We were having a team meeting this week about characteristics of our most successful portfolio companies. What these companies and their leaders show is a distinctive mix of certainty and change. At every moment, when tested, their teams have a clear and decisive view of what their focus needs to be. But that certainty yields to the realities of the market, the behavior of the customers, and the dynamics of competition. In short, our most successful companies always believe, but always change.
“Strong opinions, weakly held!” shouted out one of my teammates.
That’s exactly it, I thought.
I was startled that the power of this simple phrase had never dawned on me in the context of our portfolio. I had, in fact, been aware of this coinage for almost exactly a decade. The aphorism has filtered over those years through many blogs and, famously, in an interview with Marc Andreessen last year (min 6:10).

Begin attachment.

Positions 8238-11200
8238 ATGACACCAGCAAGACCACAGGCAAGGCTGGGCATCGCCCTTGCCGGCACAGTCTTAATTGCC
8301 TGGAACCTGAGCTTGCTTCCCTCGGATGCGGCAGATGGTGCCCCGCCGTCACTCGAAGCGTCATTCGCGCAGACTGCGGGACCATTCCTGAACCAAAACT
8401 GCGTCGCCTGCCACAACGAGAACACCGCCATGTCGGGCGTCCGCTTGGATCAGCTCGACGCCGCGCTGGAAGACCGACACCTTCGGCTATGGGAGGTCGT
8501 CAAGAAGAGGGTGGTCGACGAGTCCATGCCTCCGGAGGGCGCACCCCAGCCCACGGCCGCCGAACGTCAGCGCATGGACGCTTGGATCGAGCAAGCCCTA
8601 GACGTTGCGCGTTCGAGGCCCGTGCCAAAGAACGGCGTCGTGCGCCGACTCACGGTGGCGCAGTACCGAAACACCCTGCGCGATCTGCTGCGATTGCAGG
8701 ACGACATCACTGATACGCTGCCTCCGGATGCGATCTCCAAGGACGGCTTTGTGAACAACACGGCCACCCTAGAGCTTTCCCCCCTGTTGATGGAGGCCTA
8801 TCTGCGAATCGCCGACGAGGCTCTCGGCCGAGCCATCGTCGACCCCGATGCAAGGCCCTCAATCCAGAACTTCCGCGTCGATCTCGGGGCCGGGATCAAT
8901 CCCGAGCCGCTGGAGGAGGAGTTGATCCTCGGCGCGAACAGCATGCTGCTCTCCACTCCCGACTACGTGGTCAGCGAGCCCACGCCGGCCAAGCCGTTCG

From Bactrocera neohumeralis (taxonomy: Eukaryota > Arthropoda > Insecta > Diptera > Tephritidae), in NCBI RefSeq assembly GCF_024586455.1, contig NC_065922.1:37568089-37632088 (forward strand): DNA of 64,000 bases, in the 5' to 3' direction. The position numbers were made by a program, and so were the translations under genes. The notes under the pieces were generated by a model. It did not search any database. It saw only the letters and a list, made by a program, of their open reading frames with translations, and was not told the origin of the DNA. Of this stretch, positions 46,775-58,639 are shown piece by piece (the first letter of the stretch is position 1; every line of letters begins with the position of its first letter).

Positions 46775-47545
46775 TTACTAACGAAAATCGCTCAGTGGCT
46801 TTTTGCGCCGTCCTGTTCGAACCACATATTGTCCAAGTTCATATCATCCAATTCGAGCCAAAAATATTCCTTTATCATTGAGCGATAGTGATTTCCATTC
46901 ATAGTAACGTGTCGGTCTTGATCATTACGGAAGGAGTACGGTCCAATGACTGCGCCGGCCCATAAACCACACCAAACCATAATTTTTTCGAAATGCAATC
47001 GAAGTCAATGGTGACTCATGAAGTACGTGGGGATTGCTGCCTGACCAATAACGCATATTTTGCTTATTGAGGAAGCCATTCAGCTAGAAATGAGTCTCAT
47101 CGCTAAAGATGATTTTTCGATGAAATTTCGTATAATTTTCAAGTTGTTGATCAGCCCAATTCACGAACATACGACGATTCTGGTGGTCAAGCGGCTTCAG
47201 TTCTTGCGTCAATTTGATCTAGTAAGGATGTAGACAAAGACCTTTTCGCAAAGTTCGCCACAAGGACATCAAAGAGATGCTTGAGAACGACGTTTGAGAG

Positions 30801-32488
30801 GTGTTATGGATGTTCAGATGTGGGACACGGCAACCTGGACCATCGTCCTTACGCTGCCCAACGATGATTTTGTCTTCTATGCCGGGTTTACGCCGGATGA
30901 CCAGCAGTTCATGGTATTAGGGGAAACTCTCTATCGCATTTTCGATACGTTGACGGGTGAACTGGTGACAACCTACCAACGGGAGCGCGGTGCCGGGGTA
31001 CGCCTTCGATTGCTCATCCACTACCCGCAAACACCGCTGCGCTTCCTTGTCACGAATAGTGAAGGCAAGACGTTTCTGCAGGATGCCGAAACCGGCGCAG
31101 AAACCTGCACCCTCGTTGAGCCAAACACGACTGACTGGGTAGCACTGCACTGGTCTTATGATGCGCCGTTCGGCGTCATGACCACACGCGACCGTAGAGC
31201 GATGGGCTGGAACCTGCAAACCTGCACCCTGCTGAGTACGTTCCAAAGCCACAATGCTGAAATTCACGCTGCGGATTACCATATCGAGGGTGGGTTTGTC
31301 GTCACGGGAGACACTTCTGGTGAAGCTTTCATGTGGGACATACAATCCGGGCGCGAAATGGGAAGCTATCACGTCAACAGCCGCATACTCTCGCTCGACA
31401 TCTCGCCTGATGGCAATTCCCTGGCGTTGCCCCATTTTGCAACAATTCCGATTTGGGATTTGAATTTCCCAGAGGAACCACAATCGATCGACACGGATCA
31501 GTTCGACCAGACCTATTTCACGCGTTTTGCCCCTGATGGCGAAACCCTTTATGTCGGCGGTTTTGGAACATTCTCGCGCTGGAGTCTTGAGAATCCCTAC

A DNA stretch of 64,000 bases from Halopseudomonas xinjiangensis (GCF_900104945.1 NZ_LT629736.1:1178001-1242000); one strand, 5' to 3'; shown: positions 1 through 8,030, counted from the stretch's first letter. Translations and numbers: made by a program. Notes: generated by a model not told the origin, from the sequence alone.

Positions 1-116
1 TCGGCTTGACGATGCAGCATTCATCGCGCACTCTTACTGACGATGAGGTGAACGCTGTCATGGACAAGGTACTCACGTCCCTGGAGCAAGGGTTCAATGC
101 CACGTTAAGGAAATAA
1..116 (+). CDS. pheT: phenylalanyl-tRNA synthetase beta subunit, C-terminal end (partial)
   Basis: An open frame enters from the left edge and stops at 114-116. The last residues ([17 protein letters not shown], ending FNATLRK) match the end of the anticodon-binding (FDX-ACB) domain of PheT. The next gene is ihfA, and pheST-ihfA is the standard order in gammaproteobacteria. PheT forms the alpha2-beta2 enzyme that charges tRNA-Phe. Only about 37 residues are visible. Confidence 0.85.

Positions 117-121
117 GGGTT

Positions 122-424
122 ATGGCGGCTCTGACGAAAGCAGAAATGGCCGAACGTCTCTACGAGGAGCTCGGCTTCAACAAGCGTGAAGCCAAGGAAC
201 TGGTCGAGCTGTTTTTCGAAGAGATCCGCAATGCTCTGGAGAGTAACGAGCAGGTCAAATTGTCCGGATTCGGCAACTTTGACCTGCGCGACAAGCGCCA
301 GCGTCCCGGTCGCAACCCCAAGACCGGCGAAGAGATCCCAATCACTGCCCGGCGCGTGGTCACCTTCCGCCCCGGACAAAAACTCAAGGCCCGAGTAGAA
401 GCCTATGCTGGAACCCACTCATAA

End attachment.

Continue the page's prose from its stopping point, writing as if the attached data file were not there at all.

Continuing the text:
The actual source of the phrase is Paul Saffo of the Institute for the Future. In 2008, Paul wrote about how predicting the future is often based on incomplete information. Holding out for perfect data would often lead to no prediction at all. So, a futurist has to make the best prediction possible with the available information. Often, that prediction stinks. But that failure produces new information that can fold into another imperfect prediction. And so, through a chain of imperfections, a futurist, in the end, might get close to the truth.
So it is for entrepreneurs. They have no choice but to make choices, often with little or uneven information. Those choices might work; more often, they don’t. If the entrepreneur stops there, failure is certain. Instead, the great entrepreneur powers on, learns from the failures, and chooses again. And in that way, moves the company herky-jerky toward eventual breakthrough and success.
I’m certain that our portfolio CEOs should have strong opinions, weakly held!
By Managing Partner Mike Edelhart